On the surface, the objectivity of philological source studies seemed like a safe entry point into Adams’s compositional life, a way to ostensibly the complications of working with a living archive. Sketch research has always been one of the most technical and esoteric subcultures of the musicological discipline. Compositional sketches are remarkable tools for establishing chronology, reconstructing manuscripts, or identifying unfinished works. They can also help us understand the complexities of the creative process and offer support for preexisting analytical insights or stimulus for new ones. The goals of modern sketch studies, developed through painstaking work on Beethoven’s sketchbooks (perhaps the most fragmented and scattered of all compositional traces), have been reexamined over the years. Technical problems of transcription and dating can be resolved (systematic analysis of watermarks and frayed edges, for example, offer one way to assess chronology). But, as Douglas Johnson admitted in the late 1970s, basic questions will always remain about the relevance of a composer’s preliminary or discarded sketches. In what way could (or should) observations about a composer’s choices, hesitations, and discoveries inform the larger view of not only a completed work but also an individual’s creative life?

In the case of Adams, the distinction between draft and completed work is particularly blurry. Klinghoffer, for instance, has seen multiple compositional revisions since its 1991 premiere. Adams, to this day, continues to adjust his scores in response to performer feedback and other internal and external pressures. Although most of his music is in print, definitive editions have not really coalesced yet, a fact that makes critical comparison of “the drafts” and “the finished work” seem premature. (How can one privilege what the Germans call die Fassung letzter Hand—the composer’s “last word”—if the composer is still around, still mulling over changes?) The positivist orientation of sketch research, while enabling a strong technical grounding, seemed to limit, if not displace, necessary discussion of politically and emotionally charged collaborations, not to mention the immense reception histories of works like Klinghoffer. This project was going to require a mode of critical reflection and analytical rigor that could speak somehow to the technical aspects of the sketches and music, as well as to the moral, political, and collaborative imperatives of Adams’s creative enterprise. The only way to uncover that mode was through determined immersion into the materials themselves.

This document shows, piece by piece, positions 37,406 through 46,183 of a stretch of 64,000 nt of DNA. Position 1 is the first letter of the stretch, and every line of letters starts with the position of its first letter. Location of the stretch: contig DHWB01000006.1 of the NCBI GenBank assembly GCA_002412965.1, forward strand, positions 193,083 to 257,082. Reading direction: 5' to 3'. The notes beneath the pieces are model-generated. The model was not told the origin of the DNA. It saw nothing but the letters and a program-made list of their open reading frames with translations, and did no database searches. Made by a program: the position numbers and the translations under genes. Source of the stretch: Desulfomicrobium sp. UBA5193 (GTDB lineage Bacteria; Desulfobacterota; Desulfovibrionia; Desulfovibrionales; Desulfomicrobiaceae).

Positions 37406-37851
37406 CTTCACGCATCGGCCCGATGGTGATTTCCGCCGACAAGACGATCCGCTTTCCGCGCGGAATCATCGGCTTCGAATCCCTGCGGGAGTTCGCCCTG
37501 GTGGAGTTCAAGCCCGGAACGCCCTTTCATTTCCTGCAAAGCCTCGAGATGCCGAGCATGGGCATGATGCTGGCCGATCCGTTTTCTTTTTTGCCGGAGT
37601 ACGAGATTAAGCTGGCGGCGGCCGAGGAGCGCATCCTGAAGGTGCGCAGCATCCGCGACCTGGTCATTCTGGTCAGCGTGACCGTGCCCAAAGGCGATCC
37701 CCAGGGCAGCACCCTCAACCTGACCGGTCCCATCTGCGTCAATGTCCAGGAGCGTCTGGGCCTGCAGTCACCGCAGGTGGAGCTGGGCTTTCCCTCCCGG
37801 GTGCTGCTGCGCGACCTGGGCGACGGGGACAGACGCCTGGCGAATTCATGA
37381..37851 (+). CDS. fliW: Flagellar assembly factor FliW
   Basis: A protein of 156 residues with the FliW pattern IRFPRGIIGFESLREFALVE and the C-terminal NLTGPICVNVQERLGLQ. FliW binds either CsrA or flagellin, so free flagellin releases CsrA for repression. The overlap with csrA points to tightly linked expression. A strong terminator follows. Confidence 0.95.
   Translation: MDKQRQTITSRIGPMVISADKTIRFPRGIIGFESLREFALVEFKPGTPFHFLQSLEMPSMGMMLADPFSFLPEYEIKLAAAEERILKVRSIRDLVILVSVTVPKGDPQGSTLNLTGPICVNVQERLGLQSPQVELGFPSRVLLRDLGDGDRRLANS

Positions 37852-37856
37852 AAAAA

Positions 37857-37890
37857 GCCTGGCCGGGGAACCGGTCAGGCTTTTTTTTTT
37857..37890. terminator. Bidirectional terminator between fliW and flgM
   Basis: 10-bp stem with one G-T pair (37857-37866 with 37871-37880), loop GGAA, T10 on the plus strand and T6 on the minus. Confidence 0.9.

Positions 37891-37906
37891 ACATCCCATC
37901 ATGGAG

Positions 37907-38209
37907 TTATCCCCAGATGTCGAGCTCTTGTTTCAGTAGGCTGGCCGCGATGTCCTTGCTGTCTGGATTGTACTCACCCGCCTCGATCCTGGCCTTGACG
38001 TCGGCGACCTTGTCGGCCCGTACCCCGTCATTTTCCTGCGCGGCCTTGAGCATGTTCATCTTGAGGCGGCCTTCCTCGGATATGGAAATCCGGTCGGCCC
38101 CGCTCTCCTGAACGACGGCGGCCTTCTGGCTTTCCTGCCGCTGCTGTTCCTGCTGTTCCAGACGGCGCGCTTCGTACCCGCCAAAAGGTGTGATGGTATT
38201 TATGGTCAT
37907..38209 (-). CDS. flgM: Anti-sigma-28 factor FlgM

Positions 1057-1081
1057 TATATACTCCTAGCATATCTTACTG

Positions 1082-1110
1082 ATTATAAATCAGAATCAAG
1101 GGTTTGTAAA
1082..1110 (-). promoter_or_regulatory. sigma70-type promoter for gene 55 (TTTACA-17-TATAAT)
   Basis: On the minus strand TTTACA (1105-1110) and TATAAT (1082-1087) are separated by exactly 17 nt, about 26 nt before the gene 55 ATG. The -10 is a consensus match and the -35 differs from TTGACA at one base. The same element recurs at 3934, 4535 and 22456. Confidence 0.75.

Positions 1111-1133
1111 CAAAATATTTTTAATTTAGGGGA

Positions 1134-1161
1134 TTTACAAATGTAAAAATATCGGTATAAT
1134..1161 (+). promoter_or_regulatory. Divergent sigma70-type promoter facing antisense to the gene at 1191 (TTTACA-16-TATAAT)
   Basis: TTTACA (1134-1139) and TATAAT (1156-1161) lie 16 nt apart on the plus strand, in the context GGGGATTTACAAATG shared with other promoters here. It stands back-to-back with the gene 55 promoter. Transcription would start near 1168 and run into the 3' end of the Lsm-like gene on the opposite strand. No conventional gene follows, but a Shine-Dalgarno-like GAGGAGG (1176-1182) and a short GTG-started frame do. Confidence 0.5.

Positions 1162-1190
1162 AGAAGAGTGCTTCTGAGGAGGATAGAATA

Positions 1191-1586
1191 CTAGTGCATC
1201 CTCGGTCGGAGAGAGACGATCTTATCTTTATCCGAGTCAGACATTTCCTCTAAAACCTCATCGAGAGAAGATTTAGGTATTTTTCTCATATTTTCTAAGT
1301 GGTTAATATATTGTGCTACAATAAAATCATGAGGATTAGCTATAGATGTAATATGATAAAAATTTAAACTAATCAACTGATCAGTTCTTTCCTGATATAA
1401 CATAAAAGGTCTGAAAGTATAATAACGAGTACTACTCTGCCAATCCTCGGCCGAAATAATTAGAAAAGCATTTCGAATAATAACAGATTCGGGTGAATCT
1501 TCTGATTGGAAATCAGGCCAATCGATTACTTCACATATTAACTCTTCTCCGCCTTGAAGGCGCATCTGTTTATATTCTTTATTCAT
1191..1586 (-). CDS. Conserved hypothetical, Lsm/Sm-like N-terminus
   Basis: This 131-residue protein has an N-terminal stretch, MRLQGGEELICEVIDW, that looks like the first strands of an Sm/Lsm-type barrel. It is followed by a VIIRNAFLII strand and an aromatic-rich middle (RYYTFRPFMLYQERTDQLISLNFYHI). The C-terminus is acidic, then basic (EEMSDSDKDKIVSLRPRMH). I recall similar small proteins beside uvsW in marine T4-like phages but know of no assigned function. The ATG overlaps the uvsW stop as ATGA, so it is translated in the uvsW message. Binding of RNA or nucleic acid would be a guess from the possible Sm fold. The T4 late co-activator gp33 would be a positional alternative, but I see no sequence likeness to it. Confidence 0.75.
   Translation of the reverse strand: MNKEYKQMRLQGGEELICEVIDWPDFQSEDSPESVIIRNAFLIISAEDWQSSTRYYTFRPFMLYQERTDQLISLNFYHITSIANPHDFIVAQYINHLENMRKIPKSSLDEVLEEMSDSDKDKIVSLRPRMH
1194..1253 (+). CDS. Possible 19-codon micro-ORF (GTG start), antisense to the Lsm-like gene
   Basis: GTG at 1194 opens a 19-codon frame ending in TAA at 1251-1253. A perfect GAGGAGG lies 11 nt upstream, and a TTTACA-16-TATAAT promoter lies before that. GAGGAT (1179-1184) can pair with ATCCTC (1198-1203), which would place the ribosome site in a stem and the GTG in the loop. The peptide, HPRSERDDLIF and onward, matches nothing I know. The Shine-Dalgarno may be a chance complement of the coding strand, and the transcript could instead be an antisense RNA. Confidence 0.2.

After a period of delicate negotiation, Adams generously granted me access to his entire archive. For the rest of my graduate career, I looked at upwards of 6,000 documents: diaries, letters, research notes, sketches, autographs, revisions, and more. The materials shed light on both the creative act in the moment, as a kind of snapshot, and a broader evolution of Adams’s working habits over time. Sketches from the 1980s, for instance, find him wrestling with his academic heritage and the limits of musical minimalism. Voluminous material for each opera documents his search for informed responses to sensitive, often contentious passages of recent history. Journals and letters reveal insight into the working relationship between Adams, director Peter Sellars, and librettist Alice Goodman, and how they together sought to recover opera’s potential to meditate on living history.